Asthma is a chronic respiratory disease caused by inflammation and narrowing of the small airways in the lungs [1]. It is the most common chronic childhood disease [1]. The current prevalence of childhood asthma in the United States is 5.8%, representing a prevalence rate of 5.7% in boys and 6% in girls [2]. Black children (12.3%) are likely to have asthma more than two times as compared to White children (5.5%) [2]. Childhood asthma is associated with many comorbidities such as major depressive disorder (MDD) and anxiety disorder [3,4].
A study based on National Health and Nutrition Examination Survey (NHANES) data observed that depression was present in more than one-third of older adults with asthma [5]. Together, they led to poor asthma outcomes including increased ED/urgent care visits [5]. A more recent cross-sectional study found higher rates of combined anxiety and depression than isolated anxiety and depression in children with asthma. Moreover, higher numbers of combined anxiety and depression were observed in children with uncontrolled asthma [6]. Letitre concluded that increased risk of depression, anxiety and poor self-esteem were not found in children with persistent well-controlled asthma in a small cross-sectional study [7]. Groot found asthma to be linked with various comorbidities, including childhood depressive illnesses, though there was poor evidence of the impact of comorbidities on asthma [8].
Although studies have shown the association of depression and asthma, there were only a few studying the prevalence of depression in childhood asthmatics in the last decade [8]. The existing literature either has a small study sample size or has a cohort that cannot be generalized to the population of the USA [6,7]. Moreover, studies with a large sample size are limited to older adults [5,9]. Therefore, in this study, we aim to explore the relationship that exists between childhood asthma and the prevalence of depression.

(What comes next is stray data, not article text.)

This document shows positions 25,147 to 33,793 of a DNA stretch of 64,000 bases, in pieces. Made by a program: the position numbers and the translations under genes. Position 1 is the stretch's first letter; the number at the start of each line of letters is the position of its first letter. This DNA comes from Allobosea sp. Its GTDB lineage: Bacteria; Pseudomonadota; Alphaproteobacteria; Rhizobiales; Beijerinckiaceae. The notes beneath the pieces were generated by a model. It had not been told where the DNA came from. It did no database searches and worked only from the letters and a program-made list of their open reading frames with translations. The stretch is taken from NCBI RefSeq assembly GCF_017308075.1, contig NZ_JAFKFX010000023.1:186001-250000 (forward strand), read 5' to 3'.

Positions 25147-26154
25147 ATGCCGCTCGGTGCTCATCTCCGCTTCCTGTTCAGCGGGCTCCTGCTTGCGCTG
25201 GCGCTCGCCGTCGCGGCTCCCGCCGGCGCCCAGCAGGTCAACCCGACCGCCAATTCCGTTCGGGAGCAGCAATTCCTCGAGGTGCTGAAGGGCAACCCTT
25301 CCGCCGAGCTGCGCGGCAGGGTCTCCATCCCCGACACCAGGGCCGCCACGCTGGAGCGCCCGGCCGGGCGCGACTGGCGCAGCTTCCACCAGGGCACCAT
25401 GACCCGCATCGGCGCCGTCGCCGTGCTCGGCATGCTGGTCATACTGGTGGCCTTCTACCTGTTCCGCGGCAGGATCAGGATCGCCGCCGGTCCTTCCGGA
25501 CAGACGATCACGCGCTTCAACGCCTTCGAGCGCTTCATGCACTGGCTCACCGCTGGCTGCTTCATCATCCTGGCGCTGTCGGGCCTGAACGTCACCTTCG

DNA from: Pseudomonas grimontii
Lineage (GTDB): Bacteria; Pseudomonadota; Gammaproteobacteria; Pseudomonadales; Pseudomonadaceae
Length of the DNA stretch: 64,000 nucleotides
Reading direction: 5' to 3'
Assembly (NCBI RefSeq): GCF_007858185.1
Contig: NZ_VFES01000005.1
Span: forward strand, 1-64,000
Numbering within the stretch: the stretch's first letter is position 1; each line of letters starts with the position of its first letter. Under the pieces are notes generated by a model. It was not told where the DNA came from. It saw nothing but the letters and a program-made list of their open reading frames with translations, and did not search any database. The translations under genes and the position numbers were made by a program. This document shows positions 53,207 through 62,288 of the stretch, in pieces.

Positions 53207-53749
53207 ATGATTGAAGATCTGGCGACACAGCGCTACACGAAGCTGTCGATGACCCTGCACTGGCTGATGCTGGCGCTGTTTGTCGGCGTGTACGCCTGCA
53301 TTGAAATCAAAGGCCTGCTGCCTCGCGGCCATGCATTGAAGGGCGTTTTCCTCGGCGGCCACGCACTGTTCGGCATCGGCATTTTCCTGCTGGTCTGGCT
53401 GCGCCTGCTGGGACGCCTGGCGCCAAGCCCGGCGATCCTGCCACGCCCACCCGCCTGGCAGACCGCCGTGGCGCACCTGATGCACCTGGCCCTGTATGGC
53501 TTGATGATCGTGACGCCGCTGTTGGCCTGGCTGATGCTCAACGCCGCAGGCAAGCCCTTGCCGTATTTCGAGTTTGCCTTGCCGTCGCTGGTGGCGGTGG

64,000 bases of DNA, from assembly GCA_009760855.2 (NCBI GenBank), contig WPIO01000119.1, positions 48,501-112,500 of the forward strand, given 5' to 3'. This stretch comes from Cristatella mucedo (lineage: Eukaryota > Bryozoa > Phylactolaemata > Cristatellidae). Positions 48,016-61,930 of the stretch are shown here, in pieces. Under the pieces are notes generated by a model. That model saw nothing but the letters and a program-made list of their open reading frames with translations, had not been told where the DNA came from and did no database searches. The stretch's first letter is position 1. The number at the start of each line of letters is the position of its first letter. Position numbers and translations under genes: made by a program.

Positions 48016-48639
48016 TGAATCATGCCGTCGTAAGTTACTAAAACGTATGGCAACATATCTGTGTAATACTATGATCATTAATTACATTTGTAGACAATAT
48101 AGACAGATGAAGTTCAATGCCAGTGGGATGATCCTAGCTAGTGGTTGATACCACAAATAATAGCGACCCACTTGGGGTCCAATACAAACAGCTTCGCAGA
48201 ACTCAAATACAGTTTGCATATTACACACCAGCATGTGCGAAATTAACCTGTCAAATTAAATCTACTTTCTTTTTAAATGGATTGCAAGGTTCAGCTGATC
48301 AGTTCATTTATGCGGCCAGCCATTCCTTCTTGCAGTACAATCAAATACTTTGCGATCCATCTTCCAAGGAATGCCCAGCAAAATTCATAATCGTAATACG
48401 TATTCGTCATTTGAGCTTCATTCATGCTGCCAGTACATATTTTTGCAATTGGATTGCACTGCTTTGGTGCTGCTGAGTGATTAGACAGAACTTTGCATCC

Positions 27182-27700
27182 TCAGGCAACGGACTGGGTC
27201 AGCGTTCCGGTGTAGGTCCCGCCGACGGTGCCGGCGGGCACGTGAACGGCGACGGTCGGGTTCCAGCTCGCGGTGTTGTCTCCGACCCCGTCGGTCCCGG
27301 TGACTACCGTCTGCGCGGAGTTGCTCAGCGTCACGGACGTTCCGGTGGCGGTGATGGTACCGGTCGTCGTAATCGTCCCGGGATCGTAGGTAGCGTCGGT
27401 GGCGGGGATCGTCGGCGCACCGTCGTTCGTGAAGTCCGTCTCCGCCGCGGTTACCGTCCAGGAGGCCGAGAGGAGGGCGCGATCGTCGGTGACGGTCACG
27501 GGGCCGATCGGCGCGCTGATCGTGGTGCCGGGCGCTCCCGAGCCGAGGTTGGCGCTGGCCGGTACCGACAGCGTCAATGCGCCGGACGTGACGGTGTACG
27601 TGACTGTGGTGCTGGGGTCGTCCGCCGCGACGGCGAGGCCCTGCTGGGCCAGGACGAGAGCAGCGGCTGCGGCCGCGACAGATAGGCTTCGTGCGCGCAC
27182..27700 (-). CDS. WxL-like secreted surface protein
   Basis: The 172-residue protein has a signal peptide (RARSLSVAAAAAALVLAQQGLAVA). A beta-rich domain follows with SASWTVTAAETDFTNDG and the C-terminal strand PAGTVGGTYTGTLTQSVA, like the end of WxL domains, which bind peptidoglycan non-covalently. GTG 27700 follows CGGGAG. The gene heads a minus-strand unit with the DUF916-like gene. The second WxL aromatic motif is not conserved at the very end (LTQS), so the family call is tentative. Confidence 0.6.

2. Materials and Methods

2.1. Details of the Data

NHANES is a nationally representative survey-based program maintained by the Centers of Disease Control and Prevention, National Center for Health Statistics (NCHS). It is a cross-sectional survey that aims to evaluate the health and nutritional condition of the US population spread across the country. A sample is selected following a multistage probability sampling design for a 2-year cycle, which is representative of the civilian non-institutionalized US population. The survey includes interviews regarding demographics, socioeconomic, dietary and health-related questions followed by a physical examination and sample collection by trained medical professionals. Information on methods and sampling are provided on the CDC website: (accessed on 11 April 2022).

2.2. Study Population

We conducted a population-based, retrospective cross-sectional study using the NHANES database from 2013–2018. We downloaded the dataset from the NHANES website that is sponsored by the CDC and is freely and publicly available. IRB and informed consent were not required for this study.